In his theology text, A Body of Doctrinal Divinity, he gets more specific. First, he proves the doctrine of the conflagration from the combined testimony of the Psalms and the OT prophets.3See Psalm 50:3; 97:3–5; Isaiah 24:6, 19, 23; 66:15–16; Zephaniah 1:2–3, 18; Malachi 4:1–3; and more. Next, he points to NT passages which confirm it. Of course, 2 Peter 3:10 is the most vivid description. Last, he concludes this great conflagration is a purification by fire of the old creation. It results in a new (or renovated) heavens and earth:
[T]he present heavens [i.e., atmosphere] and earth will be burnt up before this kingdom takes place; this world is not good enough for the second Adam, and his saints, to dwell in; the curse must be removed from it, and it must be refined.John Gill, A Body of Doctrinal Divinity, 645
After the thousand years, Gill speculates the new heavens and new earth will act as something of an apartment to the eternal heaven, which remains available for the saints’ enjoyment throughout eternity. His reasoning is: this aligns with many other scriptures which speak of the saints dwelling on and inheriting the earth forever.4See Gill, A Body of Doctrinal Divinity, 665.
At this point, I can almost hear the howls of every amill, postmill, and progressive dispensational reader! Personally, I really like Gill’s views here. I hope he’s right. He makes a good faith effort to begin with the OT revelation and trace it through the NT all the way to the book of Revelation. That said, I detect a couple of issues.
First, he takes the thousand years as literal here while he takes other numbers in Revelation as figurative. Remember how he took the 144,000 as “a certain and determinate number for an uncertain and indeterminate one” in Revelation 7:4? In other words, he took 144,000 as a representative number for believers alive during the times of Constantine (between the 6th and 7th trumpets). Here, he states 1,000 is literal. The only justification he cites is that the definite article, “the,” sets it apart as literal.5See Gill’s comments on 20:2. His inconsistency is problematic. I could detect no interpretive controls to these arbitrary assignments.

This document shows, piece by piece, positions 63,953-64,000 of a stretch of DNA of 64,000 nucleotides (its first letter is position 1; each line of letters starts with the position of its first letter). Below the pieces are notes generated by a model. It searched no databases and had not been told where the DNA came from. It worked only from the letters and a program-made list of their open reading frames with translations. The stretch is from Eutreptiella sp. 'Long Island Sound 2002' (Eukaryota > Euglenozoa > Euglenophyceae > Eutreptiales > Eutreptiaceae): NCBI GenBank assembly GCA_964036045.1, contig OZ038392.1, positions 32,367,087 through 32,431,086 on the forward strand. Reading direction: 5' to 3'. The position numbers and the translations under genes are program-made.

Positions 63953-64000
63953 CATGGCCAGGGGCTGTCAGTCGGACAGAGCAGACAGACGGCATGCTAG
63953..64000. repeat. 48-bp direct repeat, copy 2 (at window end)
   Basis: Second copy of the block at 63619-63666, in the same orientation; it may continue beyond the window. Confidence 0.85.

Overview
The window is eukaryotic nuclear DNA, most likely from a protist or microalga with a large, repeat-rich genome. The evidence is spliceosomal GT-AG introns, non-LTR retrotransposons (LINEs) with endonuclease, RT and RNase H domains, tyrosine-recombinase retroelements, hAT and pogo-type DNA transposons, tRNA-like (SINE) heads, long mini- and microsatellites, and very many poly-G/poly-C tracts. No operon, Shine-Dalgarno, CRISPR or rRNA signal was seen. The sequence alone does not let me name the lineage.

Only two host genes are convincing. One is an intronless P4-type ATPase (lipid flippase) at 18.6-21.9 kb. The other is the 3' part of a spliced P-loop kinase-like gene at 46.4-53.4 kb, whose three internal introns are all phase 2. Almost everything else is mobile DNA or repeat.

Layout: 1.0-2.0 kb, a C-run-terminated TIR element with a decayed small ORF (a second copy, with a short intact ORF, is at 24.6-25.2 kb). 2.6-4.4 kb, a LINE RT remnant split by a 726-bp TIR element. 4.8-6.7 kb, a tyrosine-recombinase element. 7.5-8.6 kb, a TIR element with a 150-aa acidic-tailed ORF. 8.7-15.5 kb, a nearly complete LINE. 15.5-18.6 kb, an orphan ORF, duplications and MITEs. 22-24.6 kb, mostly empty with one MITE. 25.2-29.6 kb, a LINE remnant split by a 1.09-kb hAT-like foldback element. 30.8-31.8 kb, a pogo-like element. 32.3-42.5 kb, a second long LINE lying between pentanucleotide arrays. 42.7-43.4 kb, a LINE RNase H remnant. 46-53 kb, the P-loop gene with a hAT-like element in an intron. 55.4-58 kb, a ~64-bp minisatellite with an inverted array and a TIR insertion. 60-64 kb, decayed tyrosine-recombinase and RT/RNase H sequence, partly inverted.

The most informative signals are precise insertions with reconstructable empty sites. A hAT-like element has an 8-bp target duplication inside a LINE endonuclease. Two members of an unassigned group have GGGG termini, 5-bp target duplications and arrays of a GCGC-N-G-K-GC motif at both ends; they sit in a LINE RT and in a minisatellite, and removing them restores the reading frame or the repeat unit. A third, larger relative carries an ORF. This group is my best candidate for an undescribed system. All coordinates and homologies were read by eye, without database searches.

To that point, Gill demands consistency in other areas. For instance, he suggests that, if the first resurrection (of the righteous) is understood as spiritual, then the second resurrection (of the wicked) must be understood as spiritual, too. It seems like he wants consistency when it’s convenient.
In his defense, Gill likely would turn it around on us. Every view has its interpretational inconsistencies. These jots and tittles aside, though, there is much to like about Gill’s view. First, it’s the simplest and most natural reading of Revelation 20: (1) a first resurrection of the righteous at the beginning of the thousand years; (2) a thousand years in which the saints enjoy the new heavens and new earth; and, (3) a second resurrection of the wicked after the thousand years is over. Second, it is rooted in the Psalms and OT prophets. As we’ve said often, we appreciate how Gill reads the Bible forward, not backward. Third, the timeline matches up nicely with Jesus and the other NT authors as well (Matt 24; 1 Thess 4; 2 Pet 3:10; etc.).
One of my amill friends once exclaimed, “If Revelation 20 weren’t in the Bible, I’d have a lot easier time with my eschatology!” I suppose that holds true for all of us, despite our confidence and bravado in our preferred position. Just about the time we think we have it all figured out . . . God calls to mind an obscure chapter or verse somewhere, which throws a wrench in our seemingly perfect system! All we can do is marvel at the glory of God’s infinite wisdom. This is where we all end up: premill, postmill, amill, progressive dispensational, preterist, and otherwise.
Read Gill’s view. Listen to his reasoning. Keep an open mind. If you disagree with him after that, good. You’ll know his position better; and yours. That is good thing, not a bad one.